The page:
Date of Award


Document Type


Degree Name

Master of Social Work


School of Social Work

First Reader/Committee Chair

Gretchen Heidemann



Compassion Fatigue and Burnout are two very familiar problems in the field of mental health that can harm both the provider and the client if untreated and left unresolved. Past research efforts have found prevention methods and ways to recover from both problems, from an individualized approach. These issues appear to possibly occur on an organizational or agency level, but very little research has been centered around this. Furthermore, this research has explored the differences to be found in experience across different scopes of practice within a mental health clinic.

From the constructivist approach, this research has gathered quantitative data, primarily using in-person interviews and purposive sampling to gather participants for this study. Information from the interviews was transcribed into electronic documents, then filtered and sorted using the Atlas.ti software. Data gathered from each participant then formed constructions, and was later used to create a joint construction and deeper understanding of the concepts through an in-depth discussion with all participants (known as a hermeneutic dialectic circle).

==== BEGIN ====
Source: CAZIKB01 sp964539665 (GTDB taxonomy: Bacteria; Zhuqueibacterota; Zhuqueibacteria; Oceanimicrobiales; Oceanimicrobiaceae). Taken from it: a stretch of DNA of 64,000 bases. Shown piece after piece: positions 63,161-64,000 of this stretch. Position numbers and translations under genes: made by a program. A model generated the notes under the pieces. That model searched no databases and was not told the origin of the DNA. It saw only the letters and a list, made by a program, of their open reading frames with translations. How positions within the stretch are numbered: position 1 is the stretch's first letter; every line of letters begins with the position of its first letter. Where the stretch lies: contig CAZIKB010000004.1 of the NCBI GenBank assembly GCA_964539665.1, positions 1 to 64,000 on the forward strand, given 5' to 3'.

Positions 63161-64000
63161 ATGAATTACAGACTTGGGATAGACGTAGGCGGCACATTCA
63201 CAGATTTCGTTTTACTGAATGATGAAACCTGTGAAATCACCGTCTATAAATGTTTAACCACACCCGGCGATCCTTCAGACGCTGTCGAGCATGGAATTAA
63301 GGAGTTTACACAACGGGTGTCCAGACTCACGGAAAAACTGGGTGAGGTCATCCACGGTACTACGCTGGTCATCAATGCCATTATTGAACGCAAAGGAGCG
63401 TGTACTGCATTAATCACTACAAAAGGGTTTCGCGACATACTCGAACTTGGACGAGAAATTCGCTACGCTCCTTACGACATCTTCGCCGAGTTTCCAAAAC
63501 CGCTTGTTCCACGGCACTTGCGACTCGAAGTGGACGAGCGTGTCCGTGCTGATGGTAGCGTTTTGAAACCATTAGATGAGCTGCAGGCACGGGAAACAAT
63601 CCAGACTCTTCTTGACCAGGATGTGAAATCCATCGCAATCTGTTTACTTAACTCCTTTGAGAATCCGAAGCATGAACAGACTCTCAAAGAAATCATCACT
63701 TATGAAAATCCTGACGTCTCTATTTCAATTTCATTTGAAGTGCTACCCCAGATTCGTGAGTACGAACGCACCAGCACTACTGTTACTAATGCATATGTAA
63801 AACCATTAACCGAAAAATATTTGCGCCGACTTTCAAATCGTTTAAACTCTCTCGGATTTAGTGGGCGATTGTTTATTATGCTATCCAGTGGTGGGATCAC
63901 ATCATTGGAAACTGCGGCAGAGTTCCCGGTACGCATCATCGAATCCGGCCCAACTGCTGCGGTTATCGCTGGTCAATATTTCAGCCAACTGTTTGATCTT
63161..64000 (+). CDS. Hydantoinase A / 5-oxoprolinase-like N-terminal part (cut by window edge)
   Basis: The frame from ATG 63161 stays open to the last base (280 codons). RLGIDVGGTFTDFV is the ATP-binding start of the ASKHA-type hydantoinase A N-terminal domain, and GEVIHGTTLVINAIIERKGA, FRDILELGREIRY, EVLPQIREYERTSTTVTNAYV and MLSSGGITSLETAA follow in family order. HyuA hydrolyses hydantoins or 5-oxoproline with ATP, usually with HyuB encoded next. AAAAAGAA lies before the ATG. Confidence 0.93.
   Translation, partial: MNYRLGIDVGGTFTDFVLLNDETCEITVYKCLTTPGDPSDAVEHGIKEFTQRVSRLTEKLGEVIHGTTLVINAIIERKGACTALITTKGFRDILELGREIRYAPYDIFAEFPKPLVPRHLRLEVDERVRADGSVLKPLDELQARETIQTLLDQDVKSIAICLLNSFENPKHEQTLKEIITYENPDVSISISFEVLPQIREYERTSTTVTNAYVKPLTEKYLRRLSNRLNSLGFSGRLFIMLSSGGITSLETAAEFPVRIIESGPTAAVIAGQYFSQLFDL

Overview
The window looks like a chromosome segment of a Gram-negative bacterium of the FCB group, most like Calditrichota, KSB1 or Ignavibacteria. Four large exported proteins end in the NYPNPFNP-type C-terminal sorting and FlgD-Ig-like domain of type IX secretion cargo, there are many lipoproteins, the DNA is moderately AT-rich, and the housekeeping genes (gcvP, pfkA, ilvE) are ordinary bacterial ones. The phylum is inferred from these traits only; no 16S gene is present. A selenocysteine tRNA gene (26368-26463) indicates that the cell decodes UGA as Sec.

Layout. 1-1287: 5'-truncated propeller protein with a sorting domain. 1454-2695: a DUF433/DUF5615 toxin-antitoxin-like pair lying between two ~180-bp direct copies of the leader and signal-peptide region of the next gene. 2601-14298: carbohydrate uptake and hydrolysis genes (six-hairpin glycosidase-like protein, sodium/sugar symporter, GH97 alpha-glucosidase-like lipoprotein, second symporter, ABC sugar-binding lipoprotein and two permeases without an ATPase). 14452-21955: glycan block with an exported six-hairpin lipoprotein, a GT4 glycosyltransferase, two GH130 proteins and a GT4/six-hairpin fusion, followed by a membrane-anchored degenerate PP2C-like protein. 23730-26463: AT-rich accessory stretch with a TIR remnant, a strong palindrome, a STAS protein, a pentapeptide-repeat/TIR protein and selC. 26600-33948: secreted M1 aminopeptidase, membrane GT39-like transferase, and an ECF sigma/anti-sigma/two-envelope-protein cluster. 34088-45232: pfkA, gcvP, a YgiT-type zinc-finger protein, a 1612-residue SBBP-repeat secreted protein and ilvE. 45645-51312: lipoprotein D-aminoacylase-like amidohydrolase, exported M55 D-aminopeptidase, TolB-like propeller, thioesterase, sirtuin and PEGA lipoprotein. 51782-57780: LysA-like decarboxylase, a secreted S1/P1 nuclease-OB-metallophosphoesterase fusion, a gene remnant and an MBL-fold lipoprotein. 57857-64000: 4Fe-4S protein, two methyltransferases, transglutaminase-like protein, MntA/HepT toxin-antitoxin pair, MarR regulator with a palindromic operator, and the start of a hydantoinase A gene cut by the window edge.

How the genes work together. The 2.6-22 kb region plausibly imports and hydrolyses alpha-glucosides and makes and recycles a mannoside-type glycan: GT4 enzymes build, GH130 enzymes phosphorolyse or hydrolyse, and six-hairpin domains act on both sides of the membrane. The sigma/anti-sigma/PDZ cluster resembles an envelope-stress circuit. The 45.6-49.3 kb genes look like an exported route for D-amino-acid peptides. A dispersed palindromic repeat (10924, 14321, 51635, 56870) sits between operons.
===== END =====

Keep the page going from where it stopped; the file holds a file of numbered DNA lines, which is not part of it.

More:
Findings from this study, may aid in the creation of new practices for agencies and organizations to prevent the conditions of Compassion Fatigue and Burnout, or provide a way to recover faster and more efficiently from them. The research may have also found that the two concepts are experienced differently depending on the type of service provider in the mental health clinic.

Included in

Social Work Commons